Fig. 1
Schematic diagram of the AOSLO (PMT – photomultiplier tube, CP – confocal pinhole, BS – beam splitter, WFS – wavefront sensor, SLD – superluminescent diode, DM – deformable mirror, HS – horizontal ...

The infrared beam is coupled into the imaging path by a beam splitter and passes through a series of relay optics, DM, and scanning mirrors before being focused onto the retina. The reflected light from the retina returns along the same path reaching the same beam splitter. Most of the light passes through the beam splitter and is focused on the plane of the confocal pinhole. Light reaching the PMT is converted into a voltage signal that is digitized by a framegrabber to one 8-bit pixel value in the final image (512 by 512 pixels). Only a small area of the retina is illuminated at any point in time, so the pixel value depends on the amount of reflection from that area and the quality of the optics the light passes through before reaching the confocal pinhole. The PMT is synchronized with the scanning mirrors’ timing mechanism (HS and VS in Fig. (1)), so images are constructed pixel by pixel from raster scanning the retina.

The intensity point spread function (PSF) is the autocorrelation of the single-pass PSF (two-dimensional impulse response of the imaging system).

Hdp(x,y)=H(x',y')H(x'+x,y'+y)dx'dy'
(1)

Where Hdp and H are the double-pass and single-pass PSFs respectively. The double-pass PSF is imaged onto the plane of the circular confocal pinhole modeled here with a rectangle function:

c(x,y)=rect(x2+y2/D)
(2)

where D is pinhole diameter (50 to 80 µm). The PMT integrates light transmitted by the pinhole, so the value of a pixel is always proportional to the integrated intensity at that point in the raster scan [6]:

Ipixelc(x,y)Hdp(x,y)dxdy
(3)

Minimizing the residual wavefront error condenses the spatial distribution of the PSF so more light passes through the pinhole increasing the pixel value.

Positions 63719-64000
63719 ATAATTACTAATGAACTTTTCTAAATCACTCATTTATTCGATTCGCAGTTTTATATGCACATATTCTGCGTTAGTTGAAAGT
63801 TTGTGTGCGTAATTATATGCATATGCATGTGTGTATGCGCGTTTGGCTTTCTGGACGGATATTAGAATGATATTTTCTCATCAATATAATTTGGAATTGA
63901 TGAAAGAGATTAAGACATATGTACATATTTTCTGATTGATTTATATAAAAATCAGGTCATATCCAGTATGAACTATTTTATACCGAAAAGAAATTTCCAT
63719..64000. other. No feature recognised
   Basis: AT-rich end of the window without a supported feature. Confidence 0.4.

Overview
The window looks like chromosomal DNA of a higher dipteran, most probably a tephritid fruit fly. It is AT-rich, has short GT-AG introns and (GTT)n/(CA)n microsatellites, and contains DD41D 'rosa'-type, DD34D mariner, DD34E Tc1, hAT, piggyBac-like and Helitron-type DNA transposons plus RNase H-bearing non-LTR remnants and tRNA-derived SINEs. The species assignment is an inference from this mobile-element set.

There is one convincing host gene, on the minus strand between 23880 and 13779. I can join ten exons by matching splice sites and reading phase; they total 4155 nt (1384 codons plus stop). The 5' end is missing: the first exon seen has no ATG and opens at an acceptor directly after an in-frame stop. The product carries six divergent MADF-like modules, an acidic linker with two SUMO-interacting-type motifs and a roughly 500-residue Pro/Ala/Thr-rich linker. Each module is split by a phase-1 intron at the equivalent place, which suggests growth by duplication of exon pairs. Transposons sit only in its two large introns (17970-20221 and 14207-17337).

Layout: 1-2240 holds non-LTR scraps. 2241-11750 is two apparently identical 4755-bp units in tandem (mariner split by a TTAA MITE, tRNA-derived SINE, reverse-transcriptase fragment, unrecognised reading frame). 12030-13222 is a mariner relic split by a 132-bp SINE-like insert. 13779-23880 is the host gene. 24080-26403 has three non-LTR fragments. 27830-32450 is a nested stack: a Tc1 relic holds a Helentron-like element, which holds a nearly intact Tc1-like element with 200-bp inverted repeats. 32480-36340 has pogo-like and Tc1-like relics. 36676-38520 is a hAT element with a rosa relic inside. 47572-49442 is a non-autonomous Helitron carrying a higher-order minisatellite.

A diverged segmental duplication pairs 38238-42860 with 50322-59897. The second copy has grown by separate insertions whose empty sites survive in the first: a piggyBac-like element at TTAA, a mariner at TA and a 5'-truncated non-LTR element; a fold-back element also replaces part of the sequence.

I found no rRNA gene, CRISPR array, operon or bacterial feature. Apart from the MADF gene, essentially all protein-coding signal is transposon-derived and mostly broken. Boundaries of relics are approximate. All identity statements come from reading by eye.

III. PROBLEM FORMULATION

A. AO System Loop

The wavefront from the eye is combined with the wavefront modulated by the DM surface profile to produce the residual wavefront seen at the WFS plane. According to the block diagram in Fig. (2), the error vector, which is the output of the WFS, is given by:

e(k)=H(z1)Gu(k)+H(z1)w
(4)

where u(k) and w are the input vector and the eye’s wave aberrations respectively. The WFS does not measure the wavefront directly but acquires a digital image, using a CCD camera, where wavefront gradients are estimated via an image processing algorithm. For the purpose of this study, we assume this algorithm to be sufficiently accurate. The best correction is achieved when the residual wavefront is flat or the gradient is zero. Since the DM is nearly instantaneous [7], the only plant dynamics are due to the CCD integration time of the WFS.

Fig. 2
Block diagram of the closed loop AO system. I is the 140 by 140 identity matrix and L is the wavefront reconstructor

The DM and WFS in eq. (4) are modeled by the interaction matrix T mapping the input vector to the wavefront gradients corresponding to the DM surface:

yT(k)=Tu(k1)
(5)

The one step delay is due to the integration time of the WFS. When combined with the gradients of the incoming wavefront from the eye, eq. (4) simplifies to:

e(k)=Tu(k1)+yw
(6)

where yw is the vector of sampled gradients of the eye’s aberrated wavefront. The standard integrator law employed by most AO systems is:

u(k)=u(k1)+L[e(k)+v(k)]
(7)

where L is the wavefront reconstructor matrix and v(k) is photon and CCD readout noise. From eq. (6) and eq. (7), we find the error update equation to be:

e(k+1)=[I+TL]e(k)+TLv(k)
(8)

When noise appears to be dominating the measurement signal, the CCD camera’s integration time is heuristically adjusted in real-time by the operator to detect more light from the retina increasing signal to noise ratio. The tradeoff is a reduction in temporal bandwidth which appears to be less critical than the accuracy in estimating the error vector.

B. Input linearization

The system described by eq. (6) through eq. (8) assumes the mapping between the input and measurement vectors to be linear. When the input is voltage, this model only applies to linear DMs such as the piezoelectric DMs employed in several other systems [1, 3]. For MEMS, a linearization step is required to approximate an equivalent linear system.

Deflection is achieved via electrostatic actuation, so a bias voltage needs be applied to the entire DM in order to actuate in both directions. The biased position should accommodate a maximum positive and negative single actuator deflection of equal magnitude, and the bias voltage was found using a PSI to be about 190 V. From this position, a single actuator is first released to 0 V and then driven incrementally to 265 V while measuring the deflection every 20 V (except from 260 V to 265 V). Deflections for six different actuators, averaged and normalized to range from −1 to 1, are shown in Fig. (3) with a second order polynomial fit. Defining the input vector as a set of normalized deflections better approximates the desired linear system model. The corresponding actuator voltages are found by solving for the roots of the fitted polynomial.